One of the most common and disturbing side effects of COVID-19 is the loss of the sense of smell. New research from the University of Cincinnati found some common coping mechanisms that helped COVID-19 patients deal with a lessened sense of smell, which severely impacts the sense of taste. The study was published in the International Forum of Allergies & Rhinology.
The combination of the loss of smell and taste, which are also known as the chemosensory senses, due to COVID-19 has been particularly devastating, with research showing associated depression, anxiety and impaired quality of life. It is something Katie Phillips, MD, assistant professor in the Department of Otolaryngology, Head & Neck Surgery at the UC College of Medicine sees in many COVID-19 patients who come into her clinic.
“Over and over again I kept hearing people talk about ‘I can’t taste anything but I am eating a ton of crunchy foods or I miss doing x, y or z,’ so I said we’ve got to record what people are doing,” she says. “It’s something I now focus on when seeing patients who have lost their sense of smell due to COVID-19. I tell them you’ve got to find a way to compensate since we don’t have a magic drug that can make their sense of smell come back completely when it’s been out for some time.”
Phillips continued to hear patients share their experiences following COVID-19 of not being able to smell anything, which was impacting their sense of flavor, and subsequently, their ability to enjoy their meal. A common theme was people eating more foods with distinct textures, such as strawberries because of their ability to sense the texture of the fruit. Phillips and her colleagues decided to conduct a qualitative study to learn more about how people were handling this challenge with the goal of publishing the findings as a tool for counseling patients.
Five women were interviewed extensively about their experiences with loss of smell from COVID-19.
“Crunchiness was one of those things that people mentioned along with texture, and then the temperature and carbonation was brought up in multiple interviews, too,” says Phillips. “It seemed like the patients we interviewed liked cold things. They liked carbonated beverages and then they liked the texture. And some of the texture was different. Some people really liked soft things, some liked crunchy things along those lines. It seemed as if texture was a really important component.”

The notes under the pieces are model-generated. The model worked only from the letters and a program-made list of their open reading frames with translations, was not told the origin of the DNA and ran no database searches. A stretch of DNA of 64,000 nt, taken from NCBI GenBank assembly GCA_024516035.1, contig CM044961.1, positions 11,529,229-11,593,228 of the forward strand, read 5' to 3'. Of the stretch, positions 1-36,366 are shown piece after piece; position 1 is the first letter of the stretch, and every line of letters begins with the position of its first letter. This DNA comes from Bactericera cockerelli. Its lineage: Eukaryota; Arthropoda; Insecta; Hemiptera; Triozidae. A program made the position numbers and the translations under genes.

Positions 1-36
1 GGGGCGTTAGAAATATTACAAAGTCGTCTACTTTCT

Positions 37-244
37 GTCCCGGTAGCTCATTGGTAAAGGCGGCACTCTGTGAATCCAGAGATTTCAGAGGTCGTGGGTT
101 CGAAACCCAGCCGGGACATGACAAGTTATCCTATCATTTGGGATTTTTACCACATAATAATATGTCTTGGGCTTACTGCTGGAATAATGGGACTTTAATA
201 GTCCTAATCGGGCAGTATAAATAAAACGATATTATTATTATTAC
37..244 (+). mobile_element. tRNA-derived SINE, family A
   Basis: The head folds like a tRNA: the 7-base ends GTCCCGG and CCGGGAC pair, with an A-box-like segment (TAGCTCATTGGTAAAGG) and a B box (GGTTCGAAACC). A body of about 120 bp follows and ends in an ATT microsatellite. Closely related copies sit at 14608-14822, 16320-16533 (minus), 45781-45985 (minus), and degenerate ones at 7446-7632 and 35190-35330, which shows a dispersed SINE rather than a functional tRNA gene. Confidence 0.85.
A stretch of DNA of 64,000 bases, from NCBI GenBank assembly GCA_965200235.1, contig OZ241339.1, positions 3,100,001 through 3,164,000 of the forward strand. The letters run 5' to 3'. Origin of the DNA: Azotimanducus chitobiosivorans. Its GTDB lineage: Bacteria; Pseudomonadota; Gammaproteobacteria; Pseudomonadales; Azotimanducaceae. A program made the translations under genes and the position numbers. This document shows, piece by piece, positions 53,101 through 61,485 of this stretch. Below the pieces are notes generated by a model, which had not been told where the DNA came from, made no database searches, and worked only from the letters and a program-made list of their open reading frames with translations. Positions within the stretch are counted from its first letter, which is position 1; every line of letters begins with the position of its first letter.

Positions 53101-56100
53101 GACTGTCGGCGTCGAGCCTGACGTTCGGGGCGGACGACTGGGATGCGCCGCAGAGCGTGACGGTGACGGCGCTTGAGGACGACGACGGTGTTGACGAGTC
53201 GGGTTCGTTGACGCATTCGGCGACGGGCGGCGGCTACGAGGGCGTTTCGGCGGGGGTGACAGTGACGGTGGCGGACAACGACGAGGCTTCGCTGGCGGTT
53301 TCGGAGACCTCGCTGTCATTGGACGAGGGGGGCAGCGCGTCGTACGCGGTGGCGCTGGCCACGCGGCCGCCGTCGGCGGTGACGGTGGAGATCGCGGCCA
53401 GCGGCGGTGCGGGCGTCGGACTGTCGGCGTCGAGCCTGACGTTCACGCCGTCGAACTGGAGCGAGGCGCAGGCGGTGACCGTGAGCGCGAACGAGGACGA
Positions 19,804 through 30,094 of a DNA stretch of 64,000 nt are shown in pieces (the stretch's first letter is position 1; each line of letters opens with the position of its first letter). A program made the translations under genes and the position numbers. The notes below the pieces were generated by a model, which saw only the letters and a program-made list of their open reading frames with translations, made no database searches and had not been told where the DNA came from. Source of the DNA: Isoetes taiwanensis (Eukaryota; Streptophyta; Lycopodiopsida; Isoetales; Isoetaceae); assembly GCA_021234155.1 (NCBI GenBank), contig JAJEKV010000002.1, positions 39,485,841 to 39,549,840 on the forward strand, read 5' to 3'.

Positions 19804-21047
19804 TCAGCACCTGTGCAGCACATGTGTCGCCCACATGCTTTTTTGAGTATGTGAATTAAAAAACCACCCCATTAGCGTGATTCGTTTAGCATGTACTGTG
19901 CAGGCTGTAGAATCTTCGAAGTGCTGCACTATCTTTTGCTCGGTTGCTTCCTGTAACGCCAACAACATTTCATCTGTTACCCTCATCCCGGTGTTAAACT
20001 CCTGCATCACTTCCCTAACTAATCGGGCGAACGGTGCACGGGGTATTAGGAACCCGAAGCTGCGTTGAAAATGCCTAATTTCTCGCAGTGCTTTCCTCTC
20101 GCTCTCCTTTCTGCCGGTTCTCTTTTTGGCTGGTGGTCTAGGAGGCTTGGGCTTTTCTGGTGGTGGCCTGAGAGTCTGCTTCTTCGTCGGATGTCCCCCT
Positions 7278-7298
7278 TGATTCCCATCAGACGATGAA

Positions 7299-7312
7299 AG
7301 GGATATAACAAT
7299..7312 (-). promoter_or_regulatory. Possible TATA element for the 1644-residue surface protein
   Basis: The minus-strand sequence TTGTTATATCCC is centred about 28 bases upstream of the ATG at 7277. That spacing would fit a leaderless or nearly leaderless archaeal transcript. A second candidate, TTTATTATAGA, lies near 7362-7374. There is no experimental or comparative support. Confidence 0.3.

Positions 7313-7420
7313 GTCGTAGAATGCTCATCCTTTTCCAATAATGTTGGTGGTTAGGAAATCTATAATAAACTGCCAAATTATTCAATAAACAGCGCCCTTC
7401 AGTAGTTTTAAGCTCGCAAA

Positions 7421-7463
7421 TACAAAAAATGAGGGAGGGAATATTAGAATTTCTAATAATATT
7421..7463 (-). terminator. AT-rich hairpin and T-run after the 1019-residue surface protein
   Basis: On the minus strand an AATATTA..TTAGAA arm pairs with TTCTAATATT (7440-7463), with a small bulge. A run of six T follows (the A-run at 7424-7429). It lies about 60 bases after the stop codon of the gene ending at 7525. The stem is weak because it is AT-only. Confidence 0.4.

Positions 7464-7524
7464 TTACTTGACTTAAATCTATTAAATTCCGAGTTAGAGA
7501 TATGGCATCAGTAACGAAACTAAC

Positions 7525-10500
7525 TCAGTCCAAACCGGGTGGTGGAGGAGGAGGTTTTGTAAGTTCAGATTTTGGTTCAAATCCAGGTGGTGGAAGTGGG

Phillips and her team documented the responses from the patients in the study. Here is a sampling:
“I mean, I can force myself to eat it, but it’s not enjoyable like it used to be.”
“It’s very, very, very uncomfortable, upsetting. Like I said, I really enjoy food. From going to love and enjoying the taste of food, I can’t really enjoy or say I love food anymore.”
“It gets emotional too, because like I said, I cook a lot for my children. I got five children, I got two grandbabies and I cook a lot. But now it’s like, I don’t even want to cook. My cooking has changed because I can’t smell or taste my food.”
Phillips says some of the responses highlighted the emotional impact on people who lost their sense of smell to COVID-19.
“I think the other important component for this whole issue is the real mental health impact it has on patients when they can’t taste and smell,” she says. “I think just letting people know there is a mental health impact and acknowledging that so that they need to get help and treatment if they’re having difficulty and that they’re in the norm of people dealing with that.”
Phillips says people dealt with the loss of their sense of smell by employing a variety of strategies. Some went to a candle store or a coffee shop to experience strong smells. She describes it as a lot of trial and error.
“I think getting the knowledge out is key,” she says. “This is something I repeat to my patients. It’s more about how people in that situation can compensate. I don’t think it’s a treatment mechanism for taste and smell loss. It’s more how you deal with this loss.”